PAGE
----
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Klangmutationen, "Schwarzhagel"

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cover image This URSK series by Utech has been establishing itself as a force in bringing wider attention to projects that otherwise may have lingered in obscurity.  For example, this Malaysian band has had only a few, very limited releases before, but with this higher profile disc more will get to hear this distinctly unique take on dark, murky free jazz.



Utech Records

Sonically based around dueling saxophones and underpinned by dark, heavily reverbed guitar ambience, Schwarzhagel is an extremely dark, tense listening experience.  The short opening track of black, reverb drenched ambience and violent guitar string bends serves as a more than adequate prelude to the pummeling that awaits.

The second, longer piece begins similarly with wobbling pitch guitar and carefully controlled feedback that swells and sustains violently, but never feels unnecessary or unfocused.  However, once the saxophones enter, the bleakness is replaced with pure violence.  Tham Kar Mun and Yandsen both manage to produce the most tortured, pained shrieks from their instruments that rivals anything Peter Brotzmann or John Zorn has done similar in sheer brutality.  Unrelenting, the guttural screams continue, occasionally dropping off into a death rattle just to come back strong.  Finally, the horns retreat and the piece retreats into the calmer darkness of the guitar that opened it.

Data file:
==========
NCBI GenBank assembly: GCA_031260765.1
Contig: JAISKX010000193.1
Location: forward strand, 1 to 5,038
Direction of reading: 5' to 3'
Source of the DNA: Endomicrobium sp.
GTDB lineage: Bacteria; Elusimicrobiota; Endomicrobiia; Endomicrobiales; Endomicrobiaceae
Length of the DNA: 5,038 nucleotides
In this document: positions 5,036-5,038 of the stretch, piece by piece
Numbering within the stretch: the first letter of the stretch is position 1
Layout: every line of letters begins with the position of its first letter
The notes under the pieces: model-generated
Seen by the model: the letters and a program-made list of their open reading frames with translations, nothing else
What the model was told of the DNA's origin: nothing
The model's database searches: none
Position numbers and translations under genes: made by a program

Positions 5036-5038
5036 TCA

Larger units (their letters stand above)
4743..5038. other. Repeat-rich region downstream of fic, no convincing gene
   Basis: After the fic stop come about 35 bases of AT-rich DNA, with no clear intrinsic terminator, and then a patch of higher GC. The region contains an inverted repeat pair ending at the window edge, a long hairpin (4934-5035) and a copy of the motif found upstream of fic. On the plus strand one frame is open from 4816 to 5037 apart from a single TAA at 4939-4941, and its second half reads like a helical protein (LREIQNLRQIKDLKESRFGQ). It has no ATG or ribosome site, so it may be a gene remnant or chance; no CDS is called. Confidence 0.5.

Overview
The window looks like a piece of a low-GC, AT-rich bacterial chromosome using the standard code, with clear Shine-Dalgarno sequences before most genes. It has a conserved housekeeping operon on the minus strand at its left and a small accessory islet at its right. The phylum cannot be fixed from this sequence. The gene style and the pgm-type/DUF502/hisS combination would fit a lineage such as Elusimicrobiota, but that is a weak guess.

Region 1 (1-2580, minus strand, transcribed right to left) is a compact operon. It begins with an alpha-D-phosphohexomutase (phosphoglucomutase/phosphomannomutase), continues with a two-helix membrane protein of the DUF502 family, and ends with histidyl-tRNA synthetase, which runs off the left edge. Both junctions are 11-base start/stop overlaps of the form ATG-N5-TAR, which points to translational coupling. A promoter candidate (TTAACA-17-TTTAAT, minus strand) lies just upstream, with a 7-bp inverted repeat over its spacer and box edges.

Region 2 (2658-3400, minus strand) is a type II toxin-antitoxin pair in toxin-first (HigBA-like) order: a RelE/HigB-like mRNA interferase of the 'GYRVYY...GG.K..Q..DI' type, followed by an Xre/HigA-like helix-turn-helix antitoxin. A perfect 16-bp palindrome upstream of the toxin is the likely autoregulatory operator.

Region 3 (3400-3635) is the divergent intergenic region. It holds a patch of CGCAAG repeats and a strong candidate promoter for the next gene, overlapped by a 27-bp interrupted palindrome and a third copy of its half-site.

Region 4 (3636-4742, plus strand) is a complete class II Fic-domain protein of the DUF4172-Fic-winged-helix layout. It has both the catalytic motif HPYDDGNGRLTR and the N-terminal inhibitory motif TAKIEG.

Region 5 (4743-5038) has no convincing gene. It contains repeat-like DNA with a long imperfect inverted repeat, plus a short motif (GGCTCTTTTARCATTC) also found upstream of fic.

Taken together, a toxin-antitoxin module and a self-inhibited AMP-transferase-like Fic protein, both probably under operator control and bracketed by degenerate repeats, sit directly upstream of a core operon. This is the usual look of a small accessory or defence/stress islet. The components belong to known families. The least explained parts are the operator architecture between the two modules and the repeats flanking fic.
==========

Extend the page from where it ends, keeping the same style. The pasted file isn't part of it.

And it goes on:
The third long track is more focused on noise laden guitar riffs that are punctuated by subtler, but still uncomfortable horn blasts.  The guitar grows noiser and noiser until the latter half where it erupts into pure unhinged noise that could have been the work of Hijokaidan or Solmania for utter guitar raucousness.  Throughout this piece, however, there is a greater variety of dynamics taking place.  While the former piece was one unending blast, this one allows for some breathing room in the first half, with the volume and density of sound swelling and then retreating, allowing for more tension and less pure chaos.

Ending with another short track, the album closes is a much more softer manner than it opened, chiming, crystalline guitar tones shine through the mist of reverb, and the piercing feedback swells stay carefully under control.  As a whole, it’s an interesting take on what is usually just considered free jazz.  Even with the sonic parallels to the FMP label and other such camps, Klangmutationen retains a darker, more sinister quality that was never quite as apparent in other similar works.


Last Updated on Sunday, 05 October 2008 14:49  


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